Editorial Page: 10B
By Lou Cobarruviaz and Tom McEnery
Lou Cobarruviaz is San Jose’s police chief, and Tom McEnery is a former San Jose mayor.
”THE streets of this city are safe. It’s only the people that make them unsafe.” This strange utterance came out of the mouth of a police chief and later mayor of Philadelphia. The balance that a city strikes between public safety and the people’s right to assemble and celebrate is a delicate one.
Now that San Jose’s largest festival, Cinco de Mayo, is over, everyone can breathe a sigh of relief. The festival itself went well, but unfortunately it was marred with incidents of violence shortly after it ended. We are grateful that no one was killed or seriously hurt. Our kudos to the festival organizers, the police and all who worked hard to make the event a success. Our very diverse city must allow for the celebrations of all of our various cultures. This is part of our city’s beauty and strength.
We celebrate the Japanese Obon festival, the Greek festival, Irish week and many other events. This year, one of the Vietnamese Tet festivals will be downtown. It will be wonderful to have the New Year’s dragon leading the parade down Market Street, bringing good luck to all in the city.
Certainly the Hispanic community should continue to celebrate Cinco de Mayo and the 16th de Septiembre downtown if the safety of citizens can be guaranteed. The question is, can we guarantee safety if we continue to bring a group the size of the City of Sacramento the downtown on warm spring days?
We think we can, and are pleased to see that the American GI Forum, the Downtown Association and city officials agreed to make the event less of a party and more of a cultural celebration, as they work to control the size of the crowds. It is also an absolute necessity to de-emphasize tobacco and liquor at the festivals.
There is much that our Latino communities can be proud of, and much that can be emphasized in a positive way for families and youth, not only during festivals but all year.
As fellow lovers of history, we feel there is a need for more emphasis on the culture of the Californianos and the Mexicans who once made up the Pueblo de San Jose deGuadalupe. When we had breakfast together recently, we thought the lower part of the downtown Pavilion shops should be converted into a large open interior plaza with restaurants and shops, with strolling mariachis and Spanish and Mexican goods. The exterior of the center could capture the flavor of early California. The history of the region could be displayed on interior walls. Perhaps we could even have a Mexican-Irish restaurant!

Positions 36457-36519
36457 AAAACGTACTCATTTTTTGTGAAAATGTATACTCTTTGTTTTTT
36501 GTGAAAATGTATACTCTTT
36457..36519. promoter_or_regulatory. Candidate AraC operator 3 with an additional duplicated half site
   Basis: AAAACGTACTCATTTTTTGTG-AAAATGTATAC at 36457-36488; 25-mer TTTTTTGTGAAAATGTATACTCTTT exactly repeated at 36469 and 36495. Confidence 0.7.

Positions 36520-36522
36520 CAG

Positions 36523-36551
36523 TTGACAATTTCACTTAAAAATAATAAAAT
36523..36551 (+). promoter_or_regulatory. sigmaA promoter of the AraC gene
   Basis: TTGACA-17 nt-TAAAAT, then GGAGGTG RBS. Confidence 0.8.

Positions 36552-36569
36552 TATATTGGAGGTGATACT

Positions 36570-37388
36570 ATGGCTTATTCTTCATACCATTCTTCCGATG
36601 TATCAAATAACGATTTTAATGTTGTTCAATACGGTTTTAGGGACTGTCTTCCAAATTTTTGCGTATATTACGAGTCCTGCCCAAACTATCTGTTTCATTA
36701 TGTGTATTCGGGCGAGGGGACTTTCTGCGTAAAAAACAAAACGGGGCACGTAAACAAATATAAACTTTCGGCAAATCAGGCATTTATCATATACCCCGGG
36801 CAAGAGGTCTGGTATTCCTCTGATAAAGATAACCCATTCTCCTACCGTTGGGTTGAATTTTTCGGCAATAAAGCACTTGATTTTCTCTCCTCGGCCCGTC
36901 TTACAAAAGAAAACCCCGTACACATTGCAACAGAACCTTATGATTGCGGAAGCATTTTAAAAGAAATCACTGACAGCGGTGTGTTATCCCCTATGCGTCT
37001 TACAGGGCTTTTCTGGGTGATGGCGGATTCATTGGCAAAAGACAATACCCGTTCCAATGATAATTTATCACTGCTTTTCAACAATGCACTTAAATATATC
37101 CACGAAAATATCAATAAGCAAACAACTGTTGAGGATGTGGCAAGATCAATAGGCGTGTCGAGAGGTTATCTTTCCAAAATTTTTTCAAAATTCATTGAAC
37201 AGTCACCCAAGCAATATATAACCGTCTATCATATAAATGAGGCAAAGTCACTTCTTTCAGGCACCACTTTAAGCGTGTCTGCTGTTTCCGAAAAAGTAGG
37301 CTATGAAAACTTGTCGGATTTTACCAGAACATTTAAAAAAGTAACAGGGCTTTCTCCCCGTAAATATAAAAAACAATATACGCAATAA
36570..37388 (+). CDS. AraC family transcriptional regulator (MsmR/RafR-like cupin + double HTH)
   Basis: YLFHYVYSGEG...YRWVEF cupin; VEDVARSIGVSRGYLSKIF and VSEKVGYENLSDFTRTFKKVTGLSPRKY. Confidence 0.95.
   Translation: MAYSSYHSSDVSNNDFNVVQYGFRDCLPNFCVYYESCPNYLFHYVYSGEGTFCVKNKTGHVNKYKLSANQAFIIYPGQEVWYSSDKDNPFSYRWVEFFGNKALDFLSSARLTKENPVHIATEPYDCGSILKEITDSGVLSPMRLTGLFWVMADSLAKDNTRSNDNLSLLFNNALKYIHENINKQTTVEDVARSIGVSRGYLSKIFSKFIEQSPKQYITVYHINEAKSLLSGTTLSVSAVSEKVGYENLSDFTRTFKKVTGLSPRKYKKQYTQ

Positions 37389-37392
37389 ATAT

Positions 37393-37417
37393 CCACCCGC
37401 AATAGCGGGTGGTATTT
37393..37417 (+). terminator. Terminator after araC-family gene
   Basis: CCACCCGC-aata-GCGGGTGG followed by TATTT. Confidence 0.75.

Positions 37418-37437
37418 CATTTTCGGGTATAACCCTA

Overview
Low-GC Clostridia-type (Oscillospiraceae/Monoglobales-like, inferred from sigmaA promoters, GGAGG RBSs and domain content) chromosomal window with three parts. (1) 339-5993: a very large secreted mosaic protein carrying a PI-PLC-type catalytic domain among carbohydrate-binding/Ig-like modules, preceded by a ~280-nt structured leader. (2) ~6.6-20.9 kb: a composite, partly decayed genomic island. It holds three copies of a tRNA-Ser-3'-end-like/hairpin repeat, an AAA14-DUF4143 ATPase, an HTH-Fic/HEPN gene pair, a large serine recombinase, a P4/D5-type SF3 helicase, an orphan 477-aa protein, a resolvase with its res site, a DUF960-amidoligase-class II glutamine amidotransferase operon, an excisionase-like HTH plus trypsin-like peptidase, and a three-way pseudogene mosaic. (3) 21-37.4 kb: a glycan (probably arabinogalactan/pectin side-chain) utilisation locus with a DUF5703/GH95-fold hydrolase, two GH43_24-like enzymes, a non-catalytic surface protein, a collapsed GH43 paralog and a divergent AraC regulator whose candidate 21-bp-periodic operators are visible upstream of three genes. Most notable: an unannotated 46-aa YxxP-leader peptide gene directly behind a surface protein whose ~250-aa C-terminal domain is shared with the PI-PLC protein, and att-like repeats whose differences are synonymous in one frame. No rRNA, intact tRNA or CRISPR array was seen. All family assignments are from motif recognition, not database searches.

We cannot just downscale the Cinco de Mayo festival or move it offshore to the fairgrounds. Instead, we should do more to capture the culture, spirit and soul of the courageous Mexicans who fought for independence at Puebla, as well as the Mexican-Americans who fought for American freedom.
Perhaps there could be a wall of honor with photographs of all the Mexican-Americans who have received the Congressional Medal of Honor. Few know that Mexican-Americans, in proportion to their numbers in the military, have received more Medals of Honor than any other group. Education and business leaders could also be honored.
The parade is already very beautiful. Perhaps it could be enhanced. Mexican and Chicano art, sculpture, music, history and poetry could all be part of the festival. Walking tours could show everyone the important sites of the Pueblo de San Jose. ”El Grito,” the cry of liberty, could be given at a specific time on Sept. 16 at the Plaza de Cesar Chavez.
Partnerships have made our valley. A linkage with the Children’s Discovery Museum, the Tech Museum of Innovation and the Museum of Art could produce shows and exhibits that herald the richness of Mexican culture. Noting that two of these museums were designed by a Mexican architect might inspire a young Latino or Latina to become the next Ricardo Legoretta.
As a recent editorial stated, we have the most outstanding Mexican Folkloric Dance company in the country right here in San Jose. Let’s showcase them! The Rep could produce plays spotlighting Mexican culture, and Cinequest could stage a Hispanic Film Festival. Intersperse all this with the sound of canciones, and we have a scene symbolizing a great people and remarkable city.
And we don’t have to go back far in history to find heroes to honor. Sixty years ago the pioneering efforts of Ernesto Galarza at San Jose State University encouraged a young organizer who lived in an Eastside barrio known as Sal Si Puedes (”get out if you can”). The organizer’s name was Cesar Chavez, and the lives of this educator and this secular saint could be the grist of many dramatic and educational efforts. Why not enlist our own writer/director Luis Valdez to honor them with a spectacular new work?
In the words of Valdez, ”The future belongs to those who can imagine it.” We propose this: Imagine a festival that is cultural, beautiful and historic, where everyone, including families and children, can feel safe. Let’s move toward a better Cinco de Mayo, a celebration worthy of the proud people of San Jose.